The Methodist Church is seriously concerned that climate change is already causing suffering to many people and threatens millions more with misery over the coming decades. It also threatens vulnerable eco-systems and many species with extinction.
The Methodist Church’s theological approach to climate change is set out in the report Hope in God’s Future: Christian Discipleship in the Context of Climate Change. It recognises that:
The Methodist Church accepts the authoritative scientific research produced by the Intergovernmental Panel on Climate Change (IPCC), which shows that greenhouse gas emissions resulting from human economic activity are the major cause of climate change.
The Methodist Church supports the goal of reducing the UK’s greenhouse gas emissions by at least 80% from 1990 levels by 2050. This is in the context of reducing global emissions by the 50% considered necessary to avoid the worst impacts of climate change. It recognises that to meet its share of this reduction, Church policy in many areas, including investment, will need to be reviewed.
The Methodist Church is looking at means to reduce its own greenhouse gas emissions in line with the 80% reduction by 2050. The 2009 Methodist Conference specifically noted the need to assess the travel policies and energy use and efficiency of the Church. It also seeks to support its members in reducing their carbon footprints. The Church has not directed individual churches and circuits either to commit or omit broad areas of activity as a result of their greenhouse gas emissions.
The CFB Climate Change Policy (November 2009) sets out the following objectives:
To reflect the Methodist Church’s positions and actions on climate change within our portfolios.
To create and manage portfolios with a carbon footprint that is relatively low and measurably declining.
To consider, not only the absolute level of a company’s emissions, but also the intensity of those emissions relative to a company’s size. This should include the emissions of the supply chain as well as those involved in the use of the company’s products.
To encourage all companies and particularly those with a high level of carbon intensity, to disclose their greenhouse gas emission levels accurately. This should include those of their supply chains, including transport.
To encourage all companies to limit and reduce the greenhouse gas emissions and intensity resulting from their own processes, their supply chains and the use of their products.
To encourage companies in sectors with high relative levels of greenhouse gas emissions to act and invest to reduce those emissions, and to monitor these efforts.
To maximise the impact of engagement with companies in relation to climate change. This will include collaboration with other investors or investor groups mainly through a process of dialogue and may include shareholder resolutions and representations to government.
To consider disinvestment as the appropriate response when companies are either unwilling to enter into dialogue or if it proves to be ineffective.
To consider avoiding whole areas of economic activity as unacceptable if it appears that involvement with such activities and profiting from them is contrary to the teaching of the Methodist Church.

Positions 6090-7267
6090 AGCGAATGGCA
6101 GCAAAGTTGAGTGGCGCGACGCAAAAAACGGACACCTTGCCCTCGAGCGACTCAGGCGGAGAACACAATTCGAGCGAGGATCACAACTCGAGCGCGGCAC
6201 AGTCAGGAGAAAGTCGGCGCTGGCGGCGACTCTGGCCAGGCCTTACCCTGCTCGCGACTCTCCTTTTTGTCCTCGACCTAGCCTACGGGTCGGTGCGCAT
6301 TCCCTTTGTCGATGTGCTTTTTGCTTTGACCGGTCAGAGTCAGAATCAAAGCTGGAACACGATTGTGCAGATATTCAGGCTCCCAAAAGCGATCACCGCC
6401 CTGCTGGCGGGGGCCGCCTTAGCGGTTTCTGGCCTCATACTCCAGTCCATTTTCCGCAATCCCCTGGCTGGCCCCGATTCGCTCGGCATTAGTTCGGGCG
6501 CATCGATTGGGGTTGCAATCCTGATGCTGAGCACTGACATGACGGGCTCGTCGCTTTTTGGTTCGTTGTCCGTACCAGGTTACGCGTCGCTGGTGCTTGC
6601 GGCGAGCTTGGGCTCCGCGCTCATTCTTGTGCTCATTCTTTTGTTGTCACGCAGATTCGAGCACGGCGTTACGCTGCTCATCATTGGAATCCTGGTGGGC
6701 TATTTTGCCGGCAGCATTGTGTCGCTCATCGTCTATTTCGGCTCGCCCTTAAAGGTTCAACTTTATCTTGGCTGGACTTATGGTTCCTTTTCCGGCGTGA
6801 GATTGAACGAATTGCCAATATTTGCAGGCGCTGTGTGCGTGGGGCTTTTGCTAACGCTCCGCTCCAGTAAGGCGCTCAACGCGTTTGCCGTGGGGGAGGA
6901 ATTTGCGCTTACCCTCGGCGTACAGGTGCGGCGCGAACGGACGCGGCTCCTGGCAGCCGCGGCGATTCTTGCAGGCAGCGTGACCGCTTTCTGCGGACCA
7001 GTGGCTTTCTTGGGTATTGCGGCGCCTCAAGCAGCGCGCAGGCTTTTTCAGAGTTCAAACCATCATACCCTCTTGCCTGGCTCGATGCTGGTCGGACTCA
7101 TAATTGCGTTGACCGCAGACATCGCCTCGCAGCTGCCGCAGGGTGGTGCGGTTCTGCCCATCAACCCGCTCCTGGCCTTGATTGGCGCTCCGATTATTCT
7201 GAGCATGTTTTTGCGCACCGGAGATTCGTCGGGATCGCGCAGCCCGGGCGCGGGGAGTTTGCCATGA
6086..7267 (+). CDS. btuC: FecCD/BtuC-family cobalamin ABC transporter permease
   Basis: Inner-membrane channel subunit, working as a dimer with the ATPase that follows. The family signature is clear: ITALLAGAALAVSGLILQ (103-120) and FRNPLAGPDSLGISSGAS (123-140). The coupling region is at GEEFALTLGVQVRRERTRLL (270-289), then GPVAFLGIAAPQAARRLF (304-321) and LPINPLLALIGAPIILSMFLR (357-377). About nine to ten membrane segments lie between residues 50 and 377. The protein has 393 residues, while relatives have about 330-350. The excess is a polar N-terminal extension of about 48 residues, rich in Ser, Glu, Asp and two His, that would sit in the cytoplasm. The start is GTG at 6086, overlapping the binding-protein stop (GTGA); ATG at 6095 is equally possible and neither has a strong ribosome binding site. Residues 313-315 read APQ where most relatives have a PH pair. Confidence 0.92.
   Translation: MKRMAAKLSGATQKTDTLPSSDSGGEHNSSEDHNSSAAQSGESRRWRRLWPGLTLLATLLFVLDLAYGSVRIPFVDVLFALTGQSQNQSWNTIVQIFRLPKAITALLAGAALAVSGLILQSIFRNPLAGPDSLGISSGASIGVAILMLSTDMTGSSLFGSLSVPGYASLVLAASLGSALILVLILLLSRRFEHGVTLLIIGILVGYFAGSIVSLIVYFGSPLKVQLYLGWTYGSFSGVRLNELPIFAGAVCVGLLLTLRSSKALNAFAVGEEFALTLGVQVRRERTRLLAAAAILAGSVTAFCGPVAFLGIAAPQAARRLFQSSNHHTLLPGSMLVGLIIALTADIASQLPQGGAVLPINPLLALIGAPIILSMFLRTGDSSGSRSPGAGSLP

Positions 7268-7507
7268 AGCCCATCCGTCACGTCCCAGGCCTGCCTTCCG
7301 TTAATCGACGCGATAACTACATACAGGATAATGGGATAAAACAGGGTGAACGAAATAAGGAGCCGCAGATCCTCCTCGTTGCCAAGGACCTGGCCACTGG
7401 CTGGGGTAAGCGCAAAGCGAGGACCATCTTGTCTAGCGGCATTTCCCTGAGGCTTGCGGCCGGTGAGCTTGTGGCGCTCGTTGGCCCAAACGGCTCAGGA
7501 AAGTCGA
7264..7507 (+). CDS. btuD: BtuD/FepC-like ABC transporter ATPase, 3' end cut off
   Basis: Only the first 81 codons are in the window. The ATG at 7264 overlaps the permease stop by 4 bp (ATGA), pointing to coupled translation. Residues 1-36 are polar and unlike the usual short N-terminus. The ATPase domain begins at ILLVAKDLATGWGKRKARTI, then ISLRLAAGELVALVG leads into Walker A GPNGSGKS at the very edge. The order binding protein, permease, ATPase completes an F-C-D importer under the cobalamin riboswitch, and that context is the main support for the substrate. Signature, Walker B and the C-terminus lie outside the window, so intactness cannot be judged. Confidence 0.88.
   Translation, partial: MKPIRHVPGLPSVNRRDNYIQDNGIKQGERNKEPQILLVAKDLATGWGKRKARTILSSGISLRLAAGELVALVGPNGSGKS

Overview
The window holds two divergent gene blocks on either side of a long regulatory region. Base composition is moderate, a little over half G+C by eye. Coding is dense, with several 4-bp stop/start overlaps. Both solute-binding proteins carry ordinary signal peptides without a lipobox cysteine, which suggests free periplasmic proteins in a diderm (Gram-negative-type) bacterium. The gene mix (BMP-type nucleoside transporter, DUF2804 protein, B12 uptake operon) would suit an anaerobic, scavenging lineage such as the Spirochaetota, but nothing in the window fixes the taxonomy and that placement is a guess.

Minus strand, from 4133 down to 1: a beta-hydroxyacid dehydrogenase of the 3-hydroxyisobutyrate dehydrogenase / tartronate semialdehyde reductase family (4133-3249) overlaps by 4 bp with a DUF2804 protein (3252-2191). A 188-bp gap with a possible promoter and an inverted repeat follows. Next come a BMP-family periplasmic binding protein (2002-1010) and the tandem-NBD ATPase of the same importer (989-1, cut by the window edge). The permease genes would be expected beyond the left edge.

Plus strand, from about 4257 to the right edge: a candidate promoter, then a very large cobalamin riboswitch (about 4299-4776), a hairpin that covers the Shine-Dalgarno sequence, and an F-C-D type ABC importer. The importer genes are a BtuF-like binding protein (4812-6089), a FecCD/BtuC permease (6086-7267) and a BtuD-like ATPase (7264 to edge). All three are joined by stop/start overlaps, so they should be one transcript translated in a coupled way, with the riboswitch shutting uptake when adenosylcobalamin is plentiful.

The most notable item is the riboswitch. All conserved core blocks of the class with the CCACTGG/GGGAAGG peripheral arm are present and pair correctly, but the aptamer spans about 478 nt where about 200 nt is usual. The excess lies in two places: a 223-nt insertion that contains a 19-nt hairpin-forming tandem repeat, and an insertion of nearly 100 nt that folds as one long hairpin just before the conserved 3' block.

The Fifth Assessment Report of the Intergovernmental Panel on Climate Change estimated that 65% of global greenhouse gas emissions were CO2 released by burning fossil fuels. The UK government’s Committee on Climate Change estimates that 85% of the UK’s greenhouse gas emissions arise from the production of energy from fossil fuels.
The average emissions intensity per unit of energy of coal and oil produced from tar sands is significantly greater than that from conventional oil, which is itself significantly greater than that from natural gas. Nuclear and renewable sources of energy have much lower emissions per unit of energy.
The need for significant reductions in global emissions and more significant reductions in UK emissions implies that there is a need for sustained reductions in the level of combustion of fossil fuels for energy. The reductions in the levels of combustion will need to be both larger and earlier for the more polluting fuels (i.e. coal and oil produced from tar sands).
As emissions reductions requirements become more onerous, ever greater reductions will be needed in the levels of combustion of all fossil fuels. If emissions decrease less rapidly than envisaged at first, it will imply that more rapid emissions reductions targets would be needed in later years.
Fossil fuels are internationally traded, so it is difficult to differentiate between fossil fuel extraction in developing economies and those in developed economies.
All forms of energy whether fossil fuel, nuclear or renewable have practical and other advantages and disadvantages unrelated to their emissions intensity.
The CFB has adopted this Policy, based on the Position Paper: Climate Change Implications for Different Fuels:
In respect of the fuel extraction, primary energy production and related industries:
To recognise that companies which provide equipment and services to the extractive industries should be viewed similarly to the companies they serve.
To recognise that the following would be inconsistent with the positions and actions of the Methodist Church and may lead to exclusion:
To evaluate companies based on all aspects of their operations, including their lobbying, health & safety, local environmental impacts and human rights record as well as their impact on climate change.